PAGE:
Hey, H.-- I know I'm responding later than everyone else, but I saved your question because I've been thinking of you for two days and I hope you are less discouraged than you were when you asked your question.
I am a La Leche League Leader in Utah, and I highly recommend you contact your local Leader to get accurate, personal breastfeeding counseling absolutely free. I don't know Colorado geography very well, but there are dozens of Leaders there. You could find the ones closest to you by clicking on "resources" and "find a local group" at www.llli.org. We are required to stay current on our information and our accreditation (while not medical like an IBCLC certification) is very thorough.
Since milk production is all supply and demand, you may be shooting yourself in the foot (breast?) by offering a bottle of artificial baby milk. It's good to remember swallowing is a reflex, and baby will continue to swallow even if he's technically "full," just because a bottle continues to drip fluid into his mouth.
You sound like an intuitive mom--you see he is fussy. Consider that a change in your supply may not be the sole reason for an increase in fussiness. He could be teething, dealing with an upper respiatory infection that makes his stuffy and crabby, he could be overstimulated and need to be rocked to sleep instead of nursed. It's highly likely he is hitting a growth spurt, too. All of this means that short, frequent feedings may meet his needs better than his previous marathon nursing sessions. Frequent nursing will both stimulate your breasts to increase supply and allow him to get the high-fat hindmilk that will keep him satisfied longer.
It's important NOT to judge your supply based on how much you can pump. The best pump in the world has nothing on a well-latched baby! Watching his output of urine/stool is more reliable than measuring quantity of milk pumped. Since you are concerned about supply, consider using breast compression techniques while you pump: you just hold your hand in a "c" shape and gently compress and hold your breast while you pump or nurse for the count of 15 to 10. Then, shift your hand to another part of your breast and compress again. This allows your baby or pump to effectively drain (and thus, stimulate) all the milk ducts. It also helps many babies maintain interest, since they often get a gush of milk when you shift your hold, since your compression temporarily blocked some ducts. Other rules of thumb (breast?) when using a pump to increase supply is to use a double electric pump, since studies show moms who pump both breasts at once increase production more effectively, AND pump for two minutes after when you see the last drop of milk come out.
Human milk production takes about 24 to 48 hours to adjust to an increased or decreased demand. This means the most effective way to increase your supply is to nurse often. Consider having what many moms call a "milk day," and letting other obligations wait while you make nursing often your primary focus for a day or two. This can allow your supply to catch up with his demand.
Even though he sleeps for such a long stretch, keeping him nearby when he's sleeping can also help your supply. Studies show prolactin levels peak in the very early morning hours, making that an ideal time to pump or nurse. Many moms worried about supply take their babies to bed with them or just nap with them so they can both get extra rest and the extra homornal triggers to produce more milk.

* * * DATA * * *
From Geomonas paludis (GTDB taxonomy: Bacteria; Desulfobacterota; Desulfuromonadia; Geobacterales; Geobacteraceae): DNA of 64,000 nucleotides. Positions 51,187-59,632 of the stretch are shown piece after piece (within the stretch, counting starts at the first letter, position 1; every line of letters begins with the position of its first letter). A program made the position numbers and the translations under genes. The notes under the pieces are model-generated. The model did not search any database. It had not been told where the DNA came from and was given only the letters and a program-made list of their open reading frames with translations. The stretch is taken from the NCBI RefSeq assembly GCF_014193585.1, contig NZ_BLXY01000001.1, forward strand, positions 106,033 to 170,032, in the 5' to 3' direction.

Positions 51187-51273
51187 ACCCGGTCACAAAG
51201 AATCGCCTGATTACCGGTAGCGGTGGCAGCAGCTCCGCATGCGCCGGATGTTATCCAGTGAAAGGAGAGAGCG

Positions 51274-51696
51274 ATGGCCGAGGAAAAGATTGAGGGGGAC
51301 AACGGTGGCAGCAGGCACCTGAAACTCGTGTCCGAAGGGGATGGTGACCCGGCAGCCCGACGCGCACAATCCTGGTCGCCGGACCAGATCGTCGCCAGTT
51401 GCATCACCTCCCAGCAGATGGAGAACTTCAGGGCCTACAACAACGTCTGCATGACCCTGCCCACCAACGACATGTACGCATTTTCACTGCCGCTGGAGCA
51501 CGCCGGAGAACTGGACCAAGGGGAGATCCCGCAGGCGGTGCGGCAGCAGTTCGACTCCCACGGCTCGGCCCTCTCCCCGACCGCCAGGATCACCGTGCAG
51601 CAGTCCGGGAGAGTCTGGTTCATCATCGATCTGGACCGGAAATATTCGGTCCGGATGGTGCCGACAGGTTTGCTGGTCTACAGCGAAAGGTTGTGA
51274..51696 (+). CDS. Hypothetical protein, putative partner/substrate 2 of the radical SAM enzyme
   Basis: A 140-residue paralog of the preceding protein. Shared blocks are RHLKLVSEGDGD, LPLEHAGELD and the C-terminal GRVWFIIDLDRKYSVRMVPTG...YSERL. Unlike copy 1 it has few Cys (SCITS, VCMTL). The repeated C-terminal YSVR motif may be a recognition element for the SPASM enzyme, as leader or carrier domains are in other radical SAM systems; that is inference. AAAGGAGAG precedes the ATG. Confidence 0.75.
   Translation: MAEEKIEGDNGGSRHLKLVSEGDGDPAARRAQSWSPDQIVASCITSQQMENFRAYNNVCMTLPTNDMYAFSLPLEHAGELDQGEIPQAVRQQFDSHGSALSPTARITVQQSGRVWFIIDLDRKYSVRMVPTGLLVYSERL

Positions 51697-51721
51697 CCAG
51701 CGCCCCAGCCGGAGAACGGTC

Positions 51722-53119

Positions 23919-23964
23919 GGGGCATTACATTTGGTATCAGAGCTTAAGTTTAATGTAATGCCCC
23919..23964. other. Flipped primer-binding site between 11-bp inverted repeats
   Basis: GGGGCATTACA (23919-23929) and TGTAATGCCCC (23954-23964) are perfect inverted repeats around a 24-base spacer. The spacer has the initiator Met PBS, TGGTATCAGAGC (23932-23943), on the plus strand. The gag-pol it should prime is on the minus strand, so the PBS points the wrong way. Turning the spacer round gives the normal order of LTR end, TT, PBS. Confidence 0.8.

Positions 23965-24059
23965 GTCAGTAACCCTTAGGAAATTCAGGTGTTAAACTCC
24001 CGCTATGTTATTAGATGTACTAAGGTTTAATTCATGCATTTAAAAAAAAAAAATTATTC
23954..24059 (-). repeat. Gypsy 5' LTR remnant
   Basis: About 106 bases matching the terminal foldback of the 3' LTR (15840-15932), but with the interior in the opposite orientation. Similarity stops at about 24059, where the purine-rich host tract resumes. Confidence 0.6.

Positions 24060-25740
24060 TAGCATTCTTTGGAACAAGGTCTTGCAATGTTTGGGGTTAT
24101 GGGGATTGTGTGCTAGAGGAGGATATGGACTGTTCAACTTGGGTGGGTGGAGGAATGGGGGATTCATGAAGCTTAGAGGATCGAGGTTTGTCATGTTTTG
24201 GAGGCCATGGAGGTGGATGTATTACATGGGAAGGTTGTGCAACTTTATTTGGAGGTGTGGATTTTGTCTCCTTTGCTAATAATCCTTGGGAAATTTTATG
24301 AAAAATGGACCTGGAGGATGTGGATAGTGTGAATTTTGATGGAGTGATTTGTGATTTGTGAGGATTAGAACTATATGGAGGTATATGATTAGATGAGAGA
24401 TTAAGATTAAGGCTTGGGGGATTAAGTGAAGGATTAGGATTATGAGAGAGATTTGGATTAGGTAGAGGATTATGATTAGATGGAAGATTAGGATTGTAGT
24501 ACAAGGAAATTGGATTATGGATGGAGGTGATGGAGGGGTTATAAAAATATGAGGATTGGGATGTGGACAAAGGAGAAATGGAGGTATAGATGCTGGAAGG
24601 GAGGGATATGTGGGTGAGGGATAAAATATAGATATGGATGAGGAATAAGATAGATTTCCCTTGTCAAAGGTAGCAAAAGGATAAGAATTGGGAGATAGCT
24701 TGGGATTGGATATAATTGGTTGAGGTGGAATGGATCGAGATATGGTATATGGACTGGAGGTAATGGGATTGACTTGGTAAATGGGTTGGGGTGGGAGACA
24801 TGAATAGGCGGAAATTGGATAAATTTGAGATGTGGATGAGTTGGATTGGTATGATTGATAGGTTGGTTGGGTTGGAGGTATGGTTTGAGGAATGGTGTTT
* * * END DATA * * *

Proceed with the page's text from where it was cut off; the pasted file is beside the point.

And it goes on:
Fenugreek, blessed thistle and domperidone are all useful for many moms who wish to increase their supply. Fenugreek will make you sweat and urine smell like maple syrup. It also messes with blood sugar, so don't use it if you are diabetic. If you wish to use it, or use other herbal treatments, consider taking them in capsule form, as any sort of tea or beverage is hard to measure accurately and you can never be sure how mch you're really getting. Sage and any contraceptive containing estrogen are known to decrease milk supply, and antihistimines can also compromise your supply, since they work by drying up excess body fluds, so use these with caution.
Solid food should mainly be for experience with texture and fun, not real nutrition at this age. Your milk changes flavors, so he does not really need solid food for the purpose of tasting new flavors. Offer solids after nursing when you are both relaxed, and avoid using the spoon to supress any remaining tongue-thrust reflex he may still have. The American Academy of Pedatrics recommends babies breastfeed exclusively for at least the first six months (nice work, mama!) and then continue until at least one year of age, and thereafter as long as is mutually desired by mom and baby.
You received so much well-meaning advice, and much of it was conflicting. While moms were so kind to remind you that not breastfeeding would not be the end of the world, I suggest you remember that *their* experience does not necessarily have to be *your* experience, if you'd like something different. You are the expert on your child, since you are his mother. You decide what your mothering and breastfeeding experience will be like, if this setback is a real brick wall or just a speed bump to get over. Breastfeeding is very much a confidence game, and I offer you my sincere vote of confidence. I hope some of this information is useful to you, or at least reassuring. Hang in there!